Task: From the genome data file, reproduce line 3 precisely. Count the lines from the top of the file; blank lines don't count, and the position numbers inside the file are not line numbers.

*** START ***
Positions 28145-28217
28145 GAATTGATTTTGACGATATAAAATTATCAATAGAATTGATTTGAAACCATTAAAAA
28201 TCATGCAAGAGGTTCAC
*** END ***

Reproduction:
28201 TCATGCAAGAGGTTCAC